Dear distinguished guests,
I would like to first think everyone for coming to the Conference despite the sweltering weather.
Most of you probably have heard about a medicine called Remdesivir. The entire world is paying attention to this medicine as an effective treatment for COVID-19. Remdesivir is a product made by an American pharmaceutical company named Gilead Sciences. The U.S. government decided to buy the entire stock of this medicine for several months, causing an emergency in other countries.
The scramble for Remdesivir seems to forecast the future of humankind in the Post-Coronavirus Age. In May, the WHO urged countries to allow fair access to and distribution of COVID-19 vaccines and medicines. The idea is to share the patent for vaccines and medicines instead of allowing a company or country to monopolize them.
However, the case of Remdesivir shows that there are still barriers to be overcome in reality. Even after the COVID-19 crisis, countries are likely to compete for intellectual property rights more intensely. Perhaps COVID-19 has actually increased the importance of patent rights.
Artificial intelligence is another hot issue in the global patent industry. AI is a close friend of innovative technologies. Innovative technologies like autonomous vehicles cannot exist without AI. In a phrase, AI can be described as the darling of the Fourth Industrial Revolution.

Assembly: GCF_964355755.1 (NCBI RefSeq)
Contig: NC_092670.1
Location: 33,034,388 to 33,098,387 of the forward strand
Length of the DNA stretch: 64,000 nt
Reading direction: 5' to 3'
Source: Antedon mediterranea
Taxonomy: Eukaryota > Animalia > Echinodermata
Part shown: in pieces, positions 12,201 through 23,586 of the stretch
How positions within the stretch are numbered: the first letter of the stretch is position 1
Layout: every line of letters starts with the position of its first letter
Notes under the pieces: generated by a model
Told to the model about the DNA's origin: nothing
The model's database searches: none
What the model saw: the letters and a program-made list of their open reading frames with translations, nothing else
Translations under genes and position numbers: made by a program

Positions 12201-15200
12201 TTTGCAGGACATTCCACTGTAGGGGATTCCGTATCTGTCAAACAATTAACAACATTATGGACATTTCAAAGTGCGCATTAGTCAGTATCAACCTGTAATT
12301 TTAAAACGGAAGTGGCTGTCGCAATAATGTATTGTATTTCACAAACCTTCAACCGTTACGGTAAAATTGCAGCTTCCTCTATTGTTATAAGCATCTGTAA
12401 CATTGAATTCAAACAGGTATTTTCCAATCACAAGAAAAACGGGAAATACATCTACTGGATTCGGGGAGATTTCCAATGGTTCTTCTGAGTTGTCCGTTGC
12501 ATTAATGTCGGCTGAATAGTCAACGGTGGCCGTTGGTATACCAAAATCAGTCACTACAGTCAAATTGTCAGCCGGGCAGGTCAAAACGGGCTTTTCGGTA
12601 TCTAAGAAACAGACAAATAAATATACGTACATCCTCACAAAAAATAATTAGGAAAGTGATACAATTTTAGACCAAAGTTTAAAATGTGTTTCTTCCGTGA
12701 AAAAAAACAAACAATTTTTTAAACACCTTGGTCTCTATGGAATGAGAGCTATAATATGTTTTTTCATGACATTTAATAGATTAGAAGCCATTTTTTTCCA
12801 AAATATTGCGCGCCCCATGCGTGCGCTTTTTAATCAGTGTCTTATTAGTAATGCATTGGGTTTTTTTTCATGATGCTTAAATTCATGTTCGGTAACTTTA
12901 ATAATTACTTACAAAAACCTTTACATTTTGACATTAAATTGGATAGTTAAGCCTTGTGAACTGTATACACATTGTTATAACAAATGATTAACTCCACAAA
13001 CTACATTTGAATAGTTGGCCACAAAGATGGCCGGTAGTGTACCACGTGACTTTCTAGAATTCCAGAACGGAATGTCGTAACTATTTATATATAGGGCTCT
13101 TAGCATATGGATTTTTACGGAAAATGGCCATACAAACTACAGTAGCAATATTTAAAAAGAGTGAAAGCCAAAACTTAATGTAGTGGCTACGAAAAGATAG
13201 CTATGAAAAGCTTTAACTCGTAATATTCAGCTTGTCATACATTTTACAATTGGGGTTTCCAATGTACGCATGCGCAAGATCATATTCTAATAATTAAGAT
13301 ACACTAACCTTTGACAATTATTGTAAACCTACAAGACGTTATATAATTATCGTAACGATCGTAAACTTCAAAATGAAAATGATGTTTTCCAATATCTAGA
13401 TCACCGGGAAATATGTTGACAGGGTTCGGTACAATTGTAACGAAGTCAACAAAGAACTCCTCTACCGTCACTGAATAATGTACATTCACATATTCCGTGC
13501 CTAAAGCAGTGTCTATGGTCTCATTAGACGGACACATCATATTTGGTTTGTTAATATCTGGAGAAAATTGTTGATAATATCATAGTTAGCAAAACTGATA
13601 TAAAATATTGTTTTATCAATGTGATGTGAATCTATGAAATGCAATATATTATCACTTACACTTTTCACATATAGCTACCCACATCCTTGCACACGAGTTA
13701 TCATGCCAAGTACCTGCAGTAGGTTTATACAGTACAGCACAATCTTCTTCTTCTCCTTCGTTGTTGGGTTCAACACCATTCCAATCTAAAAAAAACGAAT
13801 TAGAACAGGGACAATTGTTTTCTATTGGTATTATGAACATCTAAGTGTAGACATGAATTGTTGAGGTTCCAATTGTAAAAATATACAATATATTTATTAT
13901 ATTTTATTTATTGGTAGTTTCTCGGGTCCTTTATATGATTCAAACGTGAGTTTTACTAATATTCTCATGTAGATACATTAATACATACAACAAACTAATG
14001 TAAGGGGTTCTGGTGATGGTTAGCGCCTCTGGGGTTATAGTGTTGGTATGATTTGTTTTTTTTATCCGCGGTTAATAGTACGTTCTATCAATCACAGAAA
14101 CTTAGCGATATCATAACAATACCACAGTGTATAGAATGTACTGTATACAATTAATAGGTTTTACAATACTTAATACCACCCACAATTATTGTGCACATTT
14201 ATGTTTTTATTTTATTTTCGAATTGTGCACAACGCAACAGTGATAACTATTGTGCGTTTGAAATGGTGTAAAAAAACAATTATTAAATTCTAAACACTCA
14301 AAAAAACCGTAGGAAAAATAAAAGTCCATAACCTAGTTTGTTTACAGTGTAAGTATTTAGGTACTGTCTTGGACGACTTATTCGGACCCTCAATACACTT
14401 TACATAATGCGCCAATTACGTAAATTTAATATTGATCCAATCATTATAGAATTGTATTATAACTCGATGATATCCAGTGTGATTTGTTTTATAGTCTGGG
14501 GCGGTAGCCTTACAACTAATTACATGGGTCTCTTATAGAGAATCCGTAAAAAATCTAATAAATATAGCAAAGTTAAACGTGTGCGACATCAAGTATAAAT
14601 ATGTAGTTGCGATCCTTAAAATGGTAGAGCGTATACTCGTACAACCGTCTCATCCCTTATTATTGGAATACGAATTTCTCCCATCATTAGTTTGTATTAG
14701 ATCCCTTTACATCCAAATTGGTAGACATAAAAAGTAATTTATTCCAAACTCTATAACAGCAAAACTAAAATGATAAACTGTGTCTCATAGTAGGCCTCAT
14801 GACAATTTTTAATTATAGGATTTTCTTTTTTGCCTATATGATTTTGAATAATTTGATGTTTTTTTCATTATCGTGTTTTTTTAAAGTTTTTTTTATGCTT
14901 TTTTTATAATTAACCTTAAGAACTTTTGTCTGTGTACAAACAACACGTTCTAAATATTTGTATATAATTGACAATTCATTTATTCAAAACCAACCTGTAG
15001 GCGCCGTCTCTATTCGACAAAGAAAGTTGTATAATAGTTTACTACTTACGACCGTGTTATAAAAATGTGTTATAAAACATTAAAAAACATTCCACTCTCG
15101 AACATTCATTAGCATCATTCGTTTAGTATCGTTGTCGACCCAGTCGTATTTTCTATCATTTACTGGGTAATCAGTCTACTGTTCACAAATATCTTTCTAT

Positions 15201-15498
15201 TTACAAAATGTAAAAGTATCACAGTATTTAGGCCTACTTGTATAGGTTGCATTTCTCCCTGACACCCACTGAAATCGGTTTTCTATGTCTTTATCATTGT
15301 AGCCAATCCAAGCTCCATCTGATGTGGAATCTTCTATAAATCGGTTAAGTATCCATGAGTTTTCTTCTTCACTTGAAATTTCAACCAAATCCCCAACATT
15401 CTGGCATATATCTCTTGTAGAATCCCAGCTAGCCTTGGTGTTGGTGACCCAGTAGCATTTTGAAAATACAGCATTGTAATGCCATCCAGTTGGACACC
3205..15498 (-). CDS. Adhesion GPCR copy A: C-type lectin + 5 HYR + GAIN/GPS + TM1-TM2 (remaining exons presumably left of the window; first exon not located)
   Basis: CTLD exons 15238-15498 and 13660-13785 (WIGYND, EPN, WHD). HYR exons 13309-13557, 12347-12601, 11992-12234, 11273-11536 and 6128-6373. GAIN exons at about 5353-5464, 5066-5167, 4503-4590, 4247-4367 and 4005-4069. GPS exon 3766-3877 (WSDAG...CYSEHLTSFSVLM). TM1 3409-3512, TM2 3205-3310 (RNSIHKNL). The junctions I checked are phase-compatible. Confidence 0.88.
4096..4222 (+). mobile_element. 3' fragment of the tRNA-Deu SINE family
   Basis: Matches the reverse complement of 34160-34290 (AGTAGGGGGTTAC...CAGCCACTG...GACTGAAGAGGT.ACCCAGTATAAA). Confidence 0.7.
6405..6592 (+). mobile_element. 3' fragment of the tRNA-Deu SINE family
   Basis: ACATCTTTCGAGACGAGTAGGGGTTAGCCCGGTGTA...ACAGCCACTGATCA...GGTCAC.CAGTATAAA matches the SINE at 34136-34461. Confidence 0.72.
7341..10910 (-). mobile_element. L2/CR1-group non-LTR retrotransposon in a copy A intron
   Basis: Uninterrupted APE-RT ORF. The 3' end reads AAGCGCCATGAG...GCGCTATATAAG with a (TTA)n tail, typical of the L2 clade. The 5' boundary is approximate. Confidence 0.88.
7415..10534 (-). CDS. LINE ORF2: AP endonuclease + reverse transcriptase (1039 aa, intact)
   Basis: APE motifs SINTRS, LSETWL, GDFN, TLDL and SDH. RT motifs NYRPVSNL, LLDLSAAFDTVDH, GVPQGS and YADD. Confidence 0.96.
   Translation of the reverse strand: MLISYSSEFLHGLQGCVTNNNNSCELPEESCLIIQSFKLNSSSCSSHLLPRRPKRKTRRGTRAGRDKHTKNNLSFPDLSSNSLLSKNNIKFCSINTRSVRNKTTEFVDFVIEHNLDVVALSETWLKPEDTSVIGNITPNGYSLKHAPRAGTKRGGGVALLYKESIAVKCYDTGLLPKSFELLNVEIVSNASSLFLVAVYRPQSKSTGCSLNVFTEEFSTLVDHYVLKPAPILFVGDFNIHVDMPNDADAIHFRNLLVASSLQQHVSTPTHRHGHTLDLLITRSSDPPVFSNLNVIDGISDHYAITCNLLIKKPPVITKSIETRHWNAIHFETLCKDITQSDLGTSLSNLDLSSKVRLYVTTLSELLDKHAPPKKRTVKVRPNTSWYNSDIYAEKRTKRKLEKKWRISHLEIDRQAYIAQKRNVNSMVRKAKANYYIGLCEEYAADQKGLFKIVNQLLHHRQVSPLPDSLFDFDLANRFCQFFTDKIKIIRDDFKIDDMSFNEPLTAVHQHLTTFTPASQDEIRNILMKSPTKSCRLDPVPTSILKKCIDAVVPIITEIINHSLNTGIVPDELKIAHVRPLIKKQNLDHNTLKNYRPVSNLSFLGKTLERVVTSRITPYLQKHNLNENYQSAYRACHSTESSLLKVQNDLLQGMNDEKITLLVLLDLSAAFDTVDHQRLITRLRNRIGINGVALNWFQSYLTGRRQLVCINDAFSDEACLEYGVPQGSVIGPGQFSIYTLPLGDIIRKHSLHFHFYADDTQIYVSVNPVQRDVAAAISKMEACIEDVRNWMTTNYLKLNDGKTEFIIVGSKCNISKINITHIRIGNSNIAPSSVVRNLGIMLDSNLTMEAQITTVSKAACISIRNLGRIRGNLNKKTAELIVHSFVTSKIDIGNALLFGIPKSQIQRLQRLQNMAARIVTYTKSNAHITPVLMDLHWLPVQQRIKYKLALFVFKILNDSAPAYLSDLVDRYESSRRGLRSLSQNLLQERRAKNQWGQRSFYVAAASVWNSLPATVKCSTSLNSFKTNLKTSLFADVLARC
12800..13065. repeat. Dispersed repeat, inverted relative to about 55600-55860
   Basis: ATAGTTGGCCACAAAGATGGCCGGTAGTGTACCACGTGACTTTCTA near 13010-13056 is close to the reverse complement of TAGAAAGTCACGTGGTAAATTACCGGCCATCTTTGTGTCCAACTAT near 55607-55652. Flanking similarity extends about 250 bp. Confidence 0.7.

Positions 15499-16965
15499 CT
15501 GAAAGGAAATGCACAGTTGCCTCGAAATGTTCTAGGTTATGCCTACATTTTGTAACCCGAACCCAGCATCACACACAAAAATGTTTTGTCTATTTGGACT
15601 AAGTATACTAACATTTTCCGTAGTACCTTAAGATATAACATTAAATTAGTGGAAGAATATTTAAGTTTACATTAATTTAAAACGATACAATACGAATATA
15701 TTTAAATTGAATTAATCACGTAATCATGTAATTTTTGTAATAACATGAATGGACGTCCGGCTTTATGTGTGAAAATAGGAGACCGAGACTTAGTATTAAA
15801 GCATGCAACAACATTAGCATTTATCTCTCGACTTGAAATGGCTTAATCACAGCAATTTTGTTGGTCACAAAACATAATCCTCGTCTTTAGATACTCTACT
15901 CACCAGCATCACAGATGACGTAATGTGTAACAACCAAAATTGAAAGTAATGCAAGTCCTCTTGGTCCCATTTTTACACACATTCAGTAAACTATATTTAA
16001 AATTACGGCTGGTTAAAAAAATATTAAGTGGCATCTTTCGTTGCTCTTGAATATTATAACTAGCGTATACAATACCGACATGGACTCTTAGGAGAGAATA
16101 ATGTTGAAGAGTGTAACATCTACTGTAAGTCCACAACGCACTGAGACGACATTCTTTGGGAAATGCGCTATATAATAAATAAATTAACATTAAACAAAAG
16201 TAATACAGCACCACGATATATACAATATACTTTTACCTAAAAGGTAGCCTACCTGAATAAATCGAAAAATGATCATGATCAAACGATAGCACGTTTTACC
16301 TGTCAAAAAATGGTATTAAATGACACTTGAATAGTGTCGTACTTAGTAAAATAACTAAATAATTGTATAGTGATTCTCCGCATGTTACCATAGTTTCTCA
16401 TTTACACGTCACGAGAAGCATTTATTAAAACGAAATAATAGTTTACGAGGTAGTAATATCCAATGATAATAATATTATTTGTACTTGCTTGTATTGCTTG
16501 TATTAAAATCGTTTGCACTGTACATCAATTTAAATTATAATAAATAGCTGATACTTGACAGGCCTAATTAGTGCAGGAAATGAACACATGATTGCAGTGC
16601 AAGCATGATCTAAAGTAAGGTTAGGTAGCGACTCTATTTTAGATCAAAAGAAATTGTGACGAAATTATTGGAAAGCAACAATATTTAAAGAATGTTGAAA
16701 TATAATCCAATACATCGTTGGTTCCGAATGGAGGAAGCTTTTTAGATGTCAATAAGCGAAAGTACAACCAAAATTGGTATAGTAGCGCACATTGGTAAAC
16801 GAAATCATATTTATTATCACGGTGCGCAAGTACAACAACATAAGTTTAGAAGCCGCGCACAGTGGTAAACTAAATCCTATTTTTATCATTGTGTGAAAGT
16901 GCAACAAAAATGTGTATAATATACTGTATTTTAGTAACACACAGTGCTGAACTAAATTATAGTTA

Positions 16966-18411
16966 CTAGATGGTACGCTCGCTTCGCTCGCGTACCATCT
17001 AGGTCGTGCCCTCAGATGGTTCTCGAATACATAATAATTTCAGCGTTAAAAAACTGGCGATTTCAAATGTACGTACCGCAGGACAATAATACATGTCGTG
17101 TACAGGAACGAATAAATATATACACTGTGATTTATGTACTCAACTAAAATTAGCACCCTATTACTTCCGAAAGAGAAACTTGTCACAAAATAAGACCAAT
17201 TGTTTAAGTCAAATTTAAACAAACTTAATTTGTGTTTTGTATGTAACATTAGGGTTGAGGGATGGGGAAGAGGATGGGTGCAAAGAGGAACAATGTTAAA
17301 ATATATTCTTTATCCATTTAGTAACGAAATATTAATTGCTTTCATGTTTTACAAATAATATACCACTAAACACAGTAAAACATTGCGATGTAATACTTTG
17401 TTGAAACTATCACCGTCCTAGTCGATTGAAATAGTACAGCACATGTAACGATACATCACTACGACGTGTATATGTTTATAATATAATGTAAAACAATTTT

Looking at the last year’s report produced by the World Intellectual Property Organization (WIPO), AI power countries include the United States, China, Japan, and South Korea. Leaders would be Samsung among companies and Electronics and Telecommunication Research Institute (ETRI) among research institutes. South Korea has already become a powerful country when it comes to patent rights. I desperately wish Korean companies and research institutes to take the lead with AI patents one day.
Dear respected guests,
Financial News and the Korean Intellectual Property Office are jointly hosting this Conference on the topic of ‘New Waves of Intellectual Property in Korea.’ As we celebrate the 10th anniversary this year, I would like to thank everyone for their support. Especially, I must express my sincere appreciation to Song Gab-seok of the Democratic Party of Korea, Park Won-joo the Commissioner of KIPO, Jeong Sang-jo the Chairman of Presidential Council on Intellectual Property, and Hong Jang-won the Chairman of Korea Patent Attorneys Association.
Koreans are known to be genetically strong against crises. The COVID-19 crisis can be turned into a blessing for South Korea to become the true power of patent rights. I hope our Conference today can mark the starting point.
I deeply appreciate all guests once again, wishing for your good health and happiness. Thank you.
Chairman of fn Media Group